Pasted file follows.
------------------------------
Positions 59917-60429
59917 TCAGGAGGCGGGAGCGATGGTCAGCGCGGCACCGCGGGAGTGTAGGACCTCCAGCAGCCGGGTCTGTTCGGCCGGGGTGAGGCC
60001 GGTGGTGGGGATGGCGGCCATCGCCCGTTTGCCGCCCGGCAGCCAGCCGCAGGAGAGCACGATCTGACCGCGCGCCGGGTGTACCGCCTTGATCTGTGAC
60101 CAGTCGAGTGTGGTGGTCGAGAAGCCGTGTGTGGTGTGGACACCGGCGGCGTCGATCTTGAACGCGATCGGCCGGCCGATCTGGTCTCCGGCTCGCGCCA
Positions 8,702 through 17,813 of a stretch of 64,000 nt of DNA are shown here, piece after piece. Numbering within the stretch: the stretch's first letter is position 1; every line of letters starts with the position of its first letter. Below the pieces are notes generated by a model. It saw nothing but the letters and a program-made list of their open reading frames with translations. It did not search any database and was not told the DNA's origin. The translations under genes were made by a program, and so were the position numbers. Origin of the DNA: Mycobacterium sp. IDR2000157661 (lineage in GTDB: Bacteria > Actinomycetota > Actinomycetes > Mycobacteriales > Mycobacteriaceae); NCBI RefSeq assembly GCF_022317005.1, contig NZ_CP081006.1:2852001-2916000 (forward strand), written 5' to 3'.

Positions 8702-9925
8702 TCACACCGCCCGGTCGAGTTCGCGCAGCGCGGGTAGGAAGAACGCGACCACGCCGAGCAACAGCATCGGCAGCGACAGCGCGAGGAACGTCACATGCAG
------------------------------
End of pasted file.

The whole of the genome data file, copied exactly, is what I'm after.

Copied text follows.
Positions 59917-60429
59917 TCAGGAGGCGGGAGCGATGGTCAGCGCGGCACCGCGGGAGTGTAGGACCTCCAGCAGCCGGGTCTGTTCGGCCGGGGTGAGGCC
60001 GGTGGTGGGGATGGCGGCCATCGCCCGTTTGCCGCCCGGCAGCCAGCCGCAGGAGAGCACGATCTGACCGCGCGCCGGGTGTACCGCCTTGATCTGTGAC
60101 CAGTCGAGTGTGGTGGTCGAGAAGCCGTGTGTGGTGTGGACACCGGCGGCGTCGATCTTGAACGCGATCGGCCGGCCGATCTGGTCTCCGGCTCGCGCCA
Positions 8,702 through 17,813 of a stretch of 64,000 nt of DNA are shown here, piece after piece. Numbering within the stretch: the stretch's first letter is position 1; every line of letters starts with the position of its first letter. Below the pieces are notes generated by a model. It saw nothing but the letters and a program-made list of their open reading frames with translations. It did not search any database and was not told the DNA's origin. The translations under genes were made by a program, and so were the position numbers. Origin of the DNA: Mycobacterium sp. IDR2000157661 (lineage in GTDB: Bacteria > Actinomycetota > Actinomycetes > Mycobacteriales > Mycobacteriaceae); NCBI RefSeq assembly GCF_022317005.1, contig NZ_CP081006.1:2852001-2916000 (forward strand), written 5' to 3'.

Positions 8702-9925
8702 TCACACCGCCCGGTCGAGTTCGCGCAGCGCGGGTAGGAAGAACGCGACCACGCCGAGCAACAGCATCGGCAGCGACAGCGCGAGGAACGTCACATGCAG